The Christie administration in November took control of the Atlantic City government, which had been near crippled by a casino crisis, declining tax base, and a yawning budget hole.
The state takeover is a fait accompli at this point. Here’s a quick look at what’s been happening in the resort city over the past four months.
State officials announced cuts to the fire department in December and vowed similar budget-slashing measures for the police department in March.
The proposal included salary cuts, the elimination of payouts for unused sick time, and a different health plan. One hundred firefighters and 24 cops would be laid off.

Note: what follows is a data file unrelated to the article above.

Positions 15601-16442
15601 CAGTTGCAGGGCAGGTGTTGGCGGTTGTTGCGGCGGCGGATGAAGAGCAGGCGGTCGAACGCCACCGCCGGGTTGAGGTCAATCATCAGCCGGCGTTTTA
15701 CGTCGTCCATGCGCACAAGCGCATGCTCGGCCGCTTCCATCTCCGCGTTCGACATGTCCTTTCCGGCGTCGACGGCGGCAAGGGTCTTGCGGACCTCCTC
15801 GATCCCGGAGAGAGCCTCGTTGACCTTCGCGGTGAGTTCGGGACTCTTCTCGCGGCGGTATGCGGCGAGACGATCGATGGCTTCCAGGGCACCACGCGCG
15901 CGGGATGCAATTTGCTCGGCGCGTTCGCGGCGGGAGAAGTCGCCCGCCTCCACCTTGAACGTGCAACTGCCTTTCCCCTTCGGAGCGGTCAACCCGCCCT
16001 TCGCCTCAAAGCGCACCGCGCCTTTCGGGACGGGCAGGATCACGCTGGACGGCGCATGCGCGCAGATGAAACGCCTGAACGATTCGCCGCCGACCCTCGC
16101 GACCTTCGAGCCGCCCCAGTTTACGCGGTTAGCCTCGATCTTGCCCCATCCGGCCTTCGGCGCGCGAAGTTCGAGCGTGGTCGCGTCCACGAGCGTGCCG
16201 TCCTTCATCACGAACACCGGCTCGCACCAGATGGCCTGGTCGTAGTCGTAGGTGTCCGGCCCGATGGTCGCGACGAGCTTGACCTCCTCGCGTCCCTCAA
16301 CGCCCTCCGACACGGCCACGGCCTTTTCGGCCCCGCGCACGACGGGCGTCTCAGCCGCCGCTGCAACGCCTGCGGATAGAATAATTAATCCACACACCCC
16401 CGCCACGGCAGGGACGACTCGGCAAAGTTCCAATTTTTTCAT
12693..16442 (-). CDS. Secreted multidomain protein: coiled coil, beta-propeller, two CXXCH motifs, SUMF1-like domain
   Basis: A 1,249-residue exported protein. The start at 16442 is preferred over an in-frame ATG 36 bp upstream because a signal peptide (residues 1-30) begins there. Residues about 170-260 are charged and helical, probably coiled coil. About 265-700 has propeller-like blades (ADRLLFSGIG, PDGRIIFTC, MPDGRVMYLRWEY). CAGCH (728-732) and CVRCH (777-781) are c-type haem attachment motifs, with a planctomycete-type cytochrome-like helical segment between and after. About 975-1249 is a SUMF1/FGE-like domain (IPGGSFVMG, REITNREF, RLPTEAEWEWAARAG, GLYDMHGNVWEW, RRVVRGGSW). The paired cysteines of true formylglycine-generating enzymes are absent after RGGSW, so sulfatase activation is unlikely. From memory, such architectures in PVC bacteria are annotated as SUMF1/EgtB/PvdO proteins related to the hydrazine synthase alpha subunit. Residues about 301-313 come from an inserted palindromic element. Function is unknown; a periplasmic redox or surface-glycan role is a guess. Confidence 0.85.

The police and firefighters unions sued to block the cuts, saying they would pose a risk to public safety. Judge Julio Mendez put the layoffs on hold but gave the green light to the other cuts.
In February, the state reached a settlement on a longstanding tax appeal by the Borgata, netting the casino $72 million, less than half of what it was owed by the city.
Two of the five casinos that closed in Atlantic City in the last few years found new buyers. Hard Rock International bought the former Trump Taj Mahal, and the shuttered Atlantic Club was purchased by Ventnor-based R&R Development Group.
After a slew of credit downgrades Atlantic City finally saw its credit rating notch upward. Earlier this month, Standard & Poor's increased the city's bond rating from CCC- to CC but said that the outlook for Atlantic City is still negative.
on NewsWorks, a content partner of NJ Spotlight.